Gaelic football over in Ireland breaks its year into two parts, both long-lasting.
It begins in January with the National Football League (NFL), which isn't as old as the National Football League we know so well in the United States, but it has been around for 88 years. That kicks off in January and ends in March.
The Irish NFL is a real championship, but it is secondary. The real prize comes next, the All-Ireland County Championships, which begin in March and run into September. The Irish County Championships have been played continuously starting in 1887. Only the National League, baseball, US of A, has been around longer, since 1876. Just about every European league in any sport shut down during World Wars I and II.
For the purpose of tracking the traveling championship in Gaelic football, we follow the NFL and the All-Ireland, which is easy enough to do because all of the same county teams are in both. We began with the 2019 NFL season and gave the prize for safekeeping to Dublin, a traditional power that won the County Championship in 2018.
But the prize didn't stay very long with the Dubs, who lost their NFL opener to Monoghan. The championship kicked around through February. On March 2, Tyrone defeated Cavan and closed out its NFL season with two more wins. However, the Red Hands missed the NFL playoff, won by Mayo in a 20-16 decision over Kerry.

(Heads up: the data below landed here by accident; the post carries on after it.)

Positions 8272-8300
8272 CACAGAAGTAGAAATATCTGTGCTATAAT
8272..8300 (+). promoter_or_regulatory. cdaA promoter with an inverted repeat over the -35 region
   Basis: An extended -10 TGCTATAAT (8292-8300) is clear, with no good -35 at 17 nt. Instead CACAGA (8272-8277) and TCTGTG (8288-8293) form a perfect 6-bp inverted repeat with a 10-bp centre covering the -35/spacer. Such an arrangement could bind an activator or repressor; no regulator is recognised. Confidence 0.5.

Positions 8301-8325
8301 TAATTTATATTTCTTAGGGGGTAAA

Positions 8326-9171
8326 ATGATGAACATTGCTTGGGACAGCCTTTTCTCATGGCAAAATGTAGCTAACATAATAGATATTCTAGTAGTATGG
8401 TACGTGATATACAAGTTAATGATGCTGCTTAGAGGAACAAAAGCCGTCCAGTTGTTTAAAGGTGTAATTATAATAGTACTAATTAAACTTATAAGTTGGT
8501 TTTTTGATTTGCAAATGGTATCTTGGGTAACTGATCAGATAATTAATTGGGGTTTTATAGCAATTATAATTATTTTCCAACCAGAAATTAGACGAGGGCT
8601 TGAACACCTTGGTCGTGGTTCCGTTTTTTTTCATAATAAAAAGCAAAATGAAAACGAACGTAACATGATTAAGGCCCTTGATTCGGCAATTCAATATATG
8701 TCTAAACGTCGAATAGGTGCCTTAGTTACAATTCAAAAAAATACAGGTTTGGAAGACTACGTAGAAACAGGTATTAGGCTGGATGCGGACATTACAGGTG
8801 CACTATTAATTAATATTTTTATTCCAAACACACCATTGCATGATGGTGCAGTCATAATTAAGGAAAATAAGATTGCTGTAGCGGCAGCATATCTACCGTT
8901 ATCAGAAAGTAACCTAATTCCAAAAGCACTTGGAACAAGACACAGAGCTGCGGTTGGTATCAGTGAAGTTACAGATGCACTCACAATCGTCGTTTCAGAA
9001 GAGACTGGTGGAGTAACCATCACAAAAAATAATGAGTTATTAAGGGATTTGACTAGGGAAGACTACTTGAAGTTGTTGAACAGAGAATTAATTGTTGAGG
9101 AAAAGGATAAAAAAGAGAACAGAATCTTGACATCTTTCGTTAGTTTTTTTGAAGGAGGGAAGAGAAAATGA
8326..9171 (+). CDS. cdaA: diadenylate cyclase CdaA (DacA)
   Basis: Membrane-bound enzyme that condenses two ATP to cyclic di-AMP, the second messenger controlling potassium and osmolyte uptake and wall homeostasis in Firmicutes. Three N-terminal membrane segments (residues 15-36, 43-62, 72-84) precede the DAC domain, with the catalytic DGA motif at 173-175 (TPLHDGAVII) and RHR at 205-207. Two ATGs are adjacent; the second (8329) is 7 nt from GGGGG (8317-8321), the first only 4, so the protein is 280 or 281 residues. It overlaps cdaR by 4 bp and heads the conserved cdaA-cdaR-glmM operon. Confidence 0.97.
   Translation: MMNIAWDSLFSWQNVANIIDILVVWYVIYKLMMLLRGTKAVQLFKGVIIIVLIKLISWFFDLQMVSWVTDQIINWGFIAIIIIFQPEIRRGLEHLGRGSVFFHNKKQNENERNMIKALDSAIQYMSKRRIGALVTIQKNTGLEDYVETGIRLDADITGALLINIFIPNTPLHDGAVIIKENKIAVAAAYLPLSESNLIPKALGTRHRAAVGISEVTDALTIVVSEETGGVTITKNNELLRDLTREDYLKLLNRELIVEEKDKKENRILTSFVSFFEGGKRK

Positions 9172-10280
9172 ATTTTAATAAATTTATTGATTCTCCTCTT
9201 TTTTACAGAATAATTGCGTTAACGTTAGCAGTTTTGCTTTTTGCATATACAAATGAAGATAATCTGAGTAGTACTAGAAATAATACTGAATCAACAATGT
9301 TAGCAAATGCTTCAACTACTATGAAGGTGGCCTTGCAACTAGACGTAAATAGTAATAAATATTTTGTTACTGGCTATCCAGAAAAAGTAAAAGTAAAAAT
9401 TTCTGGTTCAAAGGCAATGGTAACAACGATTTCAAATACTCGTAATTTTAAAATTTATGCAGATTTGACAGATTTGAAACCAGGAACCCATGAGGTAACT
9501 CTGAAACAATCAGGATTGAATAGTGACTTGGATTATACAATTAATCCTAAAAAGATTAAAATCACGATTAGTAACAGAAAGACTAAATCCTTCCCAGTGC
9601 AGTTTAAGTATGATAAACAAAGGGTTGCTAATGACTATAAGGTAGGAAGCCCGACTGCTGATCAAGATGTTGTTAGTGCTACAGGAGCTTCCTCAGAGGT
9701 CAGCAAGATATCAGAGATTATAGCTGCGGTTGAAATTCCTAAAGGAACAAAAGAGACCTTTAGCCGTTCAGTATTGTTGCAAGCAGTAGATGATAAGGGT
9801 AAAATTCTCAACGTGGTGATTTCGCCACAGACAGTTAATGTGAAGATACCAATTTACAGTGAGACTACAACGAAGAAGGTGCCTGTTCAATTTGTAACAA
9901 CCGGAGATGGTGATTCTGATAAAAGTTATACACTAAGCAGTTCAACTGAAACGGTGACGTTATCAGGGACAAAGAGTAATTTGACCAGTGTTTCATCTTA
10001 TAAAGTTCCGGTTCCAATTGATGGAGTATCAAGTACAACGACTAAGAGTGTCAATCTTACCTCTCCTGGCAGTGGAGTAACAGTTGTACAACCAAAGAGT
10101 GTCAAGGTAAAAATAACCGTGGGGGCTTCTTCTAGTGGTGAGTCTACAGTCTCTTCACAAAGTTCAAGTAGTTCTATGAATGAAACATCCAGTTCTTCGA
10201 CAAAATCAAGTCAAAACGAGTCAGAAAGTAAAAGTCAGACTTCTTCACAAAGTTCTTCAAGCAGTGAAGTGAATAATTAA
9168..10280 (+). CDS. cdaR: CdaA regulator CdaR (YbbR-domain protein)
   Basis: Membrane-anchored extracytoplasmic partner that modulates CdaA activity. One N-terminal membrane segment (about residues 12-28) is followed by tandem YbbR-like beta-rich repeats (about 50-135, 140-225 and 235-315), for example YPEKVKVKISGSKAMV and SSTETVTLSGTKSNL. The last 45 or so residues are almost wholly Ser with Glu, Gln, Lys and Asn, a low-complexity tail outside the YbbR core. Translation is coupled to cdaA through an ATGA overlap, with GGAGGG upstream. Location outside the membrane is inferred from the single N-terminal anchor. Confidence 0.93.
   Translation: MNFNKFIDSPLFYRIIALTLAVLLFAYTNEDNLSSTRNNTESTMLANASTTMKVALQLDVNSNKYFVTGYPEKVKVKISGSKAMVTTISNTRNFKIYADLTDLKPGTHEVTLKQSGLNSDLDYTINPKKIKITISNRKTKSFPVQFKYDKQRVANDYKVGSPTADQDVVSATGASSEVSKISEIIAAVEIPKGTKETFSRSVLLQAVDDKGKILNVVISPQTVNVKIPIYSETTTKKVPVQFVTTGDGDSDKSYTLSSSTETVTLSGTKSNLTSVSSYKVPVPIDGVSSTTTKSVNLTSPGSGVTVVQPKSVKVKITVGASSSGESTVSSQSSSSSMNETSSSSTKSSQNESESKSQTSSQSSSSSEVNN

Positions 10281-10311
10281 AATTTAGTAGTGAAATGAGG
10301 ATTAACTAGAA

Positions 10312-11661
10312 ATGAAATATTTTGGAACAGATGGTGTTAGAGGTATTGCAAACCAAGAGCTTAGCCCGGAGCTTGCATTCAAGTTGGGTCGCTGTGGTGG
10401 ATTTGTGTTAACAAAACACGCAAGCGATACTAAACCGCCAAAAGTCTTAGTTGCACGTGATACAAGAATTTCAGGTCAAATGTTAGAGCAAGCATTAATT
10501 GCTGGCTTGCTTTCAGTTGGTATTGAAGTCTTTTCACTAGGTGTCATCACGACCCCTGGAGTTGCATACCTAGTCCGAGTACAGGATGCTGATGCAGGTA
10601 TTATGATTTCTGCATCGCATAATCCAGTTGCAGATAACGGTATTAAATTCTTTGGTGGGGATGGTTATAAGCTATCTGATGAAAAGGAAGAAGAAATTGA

But Tyrone carried the traveling championship to the start of the County Championship in May, winning its first two matches there. Donegal finally knocked Tyrone off of a five-game championship, which no one could match. Donegal lasted but four games before falling to Mayo, which immediately fell to Dublin. So, the season ended with Dublin holding the title for three games, including a draw against Kerry in the County Championship final, then a win against Kerry in the deciding replay.
But Tyrone is the winner for the season, so we might as well explain why its team is called the Red Hands, for those who aren't O'Neills and don't already know.
Once upon a time, way back in the mists of history, legend has is that Celtic chieftains in many different boats were rowing across the North Atlantic when they spotted land. They couldn't agree about who could claim the land until they decided that it would go to whoever touched it first. So, the boats approached land and a warrior named Niáll came to realize he wasn't going to catch the front runner. Wisely, Niáll severed his left hand with a battle-axe, then threw the severed left hand ashore, thereby claiming the land for his descendants forever. The land is Ireland, in which the O'Neills (from uá Niáll) were dynastic, particularly in Tyrone, until about 1600.